As Michiganders get bombarded with political ads and stump speeches in advance of next week's Republican primary, GOP hopeful Mitt Romney has begun re-emphasizing his dislike of the United Auto Workers, and defending his opposition of the auto industry bailout by criticizing the White House for "giving the companies to the UAW."
On the face of Romney's rhetoric, he has a defensible position. But words matter, and he's hardly telling the whole story.
It is true that the Voluntary Employee Beneficiary Association (VEBA), otherwise known as the UAW healthcare trust, was given 17.5 percent of the equity in GM, and 46.7 percent of Chrysler in the bankruptcy campaign in exchange for the money owed the union for healthcare pay-outs for current and retired union members.
While the VEBA's Chrysler holdings are considerable, it's hard to argue that the union was "given" GM with a 17.5 percent stake.
Romney is also correct that GM and Chrysler were given several billions of dollars in government aid to stay afloat in late 2008 and early 2009, before the government's structured bankruptcy reorganization kicked in. Those billions given to the companies before the bankruptcy don't have to be paid back. And that is, understandably, a hard pill to swallow for many still struggling with their small businesses and retirement accounts.
Those billions were needed to keep the companies operating. But it is also true that months were lost before the bankruptcy proceedings could take place while Congress dithered and argued over the bailout issue and where the funding for a reorganization would come from. Republican senators especially fought the government-assisted plan tooth-and-nail. President Obama and the U.S. Treasury rightly tried to involve the Congress in the outcome, but they were resolute from the beginning that the auto companies would not fall to the auctioneer's gavels in an out-of-control bankruptcy proceeding. In the end, the bailout was funded through the Troubled Asset Relief Program funds previously approved by the Congress for bailing out banks and financial institutions.
Romney also says that bondholders got worse treatment than the UAW. Some certainly did.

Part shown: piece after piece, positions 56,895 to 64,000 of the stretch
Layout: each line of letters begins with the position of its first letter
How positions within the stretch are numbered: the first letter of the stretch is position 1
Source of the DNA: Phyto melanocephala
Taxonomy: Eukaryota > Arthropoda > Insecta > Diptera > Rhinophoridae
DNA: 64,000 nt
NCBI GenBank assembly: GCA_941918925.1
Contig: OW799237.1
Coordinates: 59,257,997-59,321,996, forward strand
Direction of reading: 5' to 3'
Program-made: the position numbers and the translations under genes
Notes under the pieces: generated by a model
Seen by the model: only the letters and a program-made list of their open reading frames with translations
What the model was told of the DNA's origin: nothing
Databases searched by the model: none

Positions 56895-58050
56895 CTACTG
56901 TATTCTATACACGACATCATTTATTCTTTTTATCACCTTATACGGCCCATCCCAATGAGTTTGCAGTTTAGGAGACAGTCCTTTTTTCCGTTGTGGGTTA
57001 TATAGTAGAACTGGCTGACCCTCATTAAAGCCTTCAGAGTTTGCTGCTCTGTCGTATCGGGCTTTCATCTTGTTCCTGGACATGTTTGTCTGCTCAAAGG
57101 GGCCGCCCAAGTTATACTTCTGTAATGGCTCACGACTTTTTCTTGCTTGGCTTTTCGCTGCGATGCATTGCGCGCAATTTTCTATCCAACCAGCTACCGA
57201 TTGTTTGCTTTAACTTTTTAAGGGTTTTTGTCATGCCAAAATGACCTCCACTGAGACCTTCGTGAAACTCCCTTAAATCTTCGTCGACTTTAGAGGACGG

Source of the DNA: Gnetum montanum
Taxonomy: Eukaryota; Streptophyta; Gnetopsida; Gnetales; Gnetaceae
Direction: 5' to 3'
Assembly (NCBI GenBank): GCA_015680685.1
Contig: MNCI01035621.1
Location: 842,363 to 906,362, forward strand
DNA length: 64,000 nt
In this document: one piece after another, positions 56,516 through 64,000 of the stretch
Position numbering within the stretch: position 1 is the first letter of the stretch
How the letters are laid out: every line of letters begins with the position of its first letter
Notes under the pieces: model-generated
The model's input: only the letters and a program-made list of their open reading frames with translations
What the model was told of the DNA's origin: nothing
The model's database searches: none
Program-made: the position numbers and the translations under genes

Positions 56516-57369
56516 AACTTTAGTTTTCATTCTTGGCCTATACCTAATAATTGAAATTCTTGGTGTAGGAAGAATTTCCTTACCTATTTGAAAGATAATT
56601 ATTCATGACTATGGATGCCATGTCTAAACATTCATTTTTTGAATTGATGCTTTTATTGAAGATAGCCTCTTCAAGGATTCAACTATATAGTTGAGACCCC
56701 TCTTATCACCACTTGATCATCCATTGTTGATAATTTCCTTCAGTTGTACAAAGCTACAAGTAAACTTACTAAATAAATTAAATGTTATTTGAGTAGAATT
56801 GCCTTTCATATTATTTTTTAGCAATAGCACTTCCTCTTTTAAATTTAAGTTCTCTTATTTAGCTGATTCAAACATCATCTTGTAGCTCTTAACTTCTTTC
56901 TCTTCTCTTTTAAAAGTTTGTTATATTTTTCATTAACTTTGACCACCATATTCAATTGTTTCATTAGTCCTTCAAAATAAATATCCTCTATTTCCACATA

In the agreement with bondholders before the bankruptcy, a majority of those holding $27 billion in GM bonds agreed to swap their debt for an equity stake in the company. Most of these bondholders were investment firms that had bought GM bonds for much less than their face value. Some bondholders, though, were individuals who bought GM bonds as part of their retirement portfolios. Those investors got hammered.
Nobody should expect those folks to vote for President Obama this November. But presidents often have to make decisions that are best for the many, even if the few get hurt in the process. And preserving General Motors and Chrysler (even with the latter now under the control of Fiat) and supplier companies dependent on them making cars was deemed in the best interest of the many.
The average bondholder reportedly netted out in the bankruptcy deal, getting about two shares of stock for every $1,000 in bond value. Bonds are supposed to be different than stock equity. A bond is a debt, and the principle at work in the bailout debate was whether the White House task force was muscling legitimate debt-holders to take a worse deal than they would have gotten in a non-government assisted bankruptcy.
The problem with that argument, however, remains that there was no capital available from any other source in early 2009 than that coming from the U.S. government. No banks or investors were stepping forward. Had GM and Chrysler headed to bankruptcy court without restructuring capital, the judge would have been compelled to start ordering the liquidation of the assets to pay the debt-holders. It's arguable that bondholders would have gotten a better deal under those circumstances. But I doubt it, which is why the institutional bondholders agreed to the deal in the end.
But back to the union. There is no question the UAW demanded and received sweet perquisites over the years in the way of health care benefits, work rules, the jobs bank, etc. that made the auto companies less competitive against Asian and European rivals. But the White House Task Force in its treatment of the VEBA -- even if it was politically driven -- has plenty of political and moral cover in choosing to shelter health care obligations of workers and retirees over the financial interests of bond investors.
There is a strong anti-union sentiment among Republicans, and Romney, Gingrich and Santorum have to stick to that talking point. And it's a bet that may be worth making in Michigan and Ohio, which have both seen a deep decline in union membership over the last 10 years and an exodus of union retirees.
But Michigan has an open primary, which means anyone can vote Republican, and there are signs that union members will drive many voters to the polls next week to cast votes for Rick Santorum and Ron Paul.
Santorum is widely seen as a weaker candidate to take on Obama in November, and, while also anti-union, has a much more detailed plan to rebuild manufacturing jobs than Romney does. Santorum's hyper-conservative social positions on abortion, and even contraception, don't play well with working-class Michiganders, but defeating Romney in his native state seems to be a bigger priority for Democrats and rank-and-file union members.
The union may not be as weak as Romney has been banking on. And its leaders and members don't much like the former Massachusetts governor claiming his love for Michigan and the auto industry as he runs around the state bashing the deal that saved their companies and their jobs.
Grand Blvd. is a weekly column about cars from David Kiley. For more of his writing, and everything about cars, head over to AOL Autos.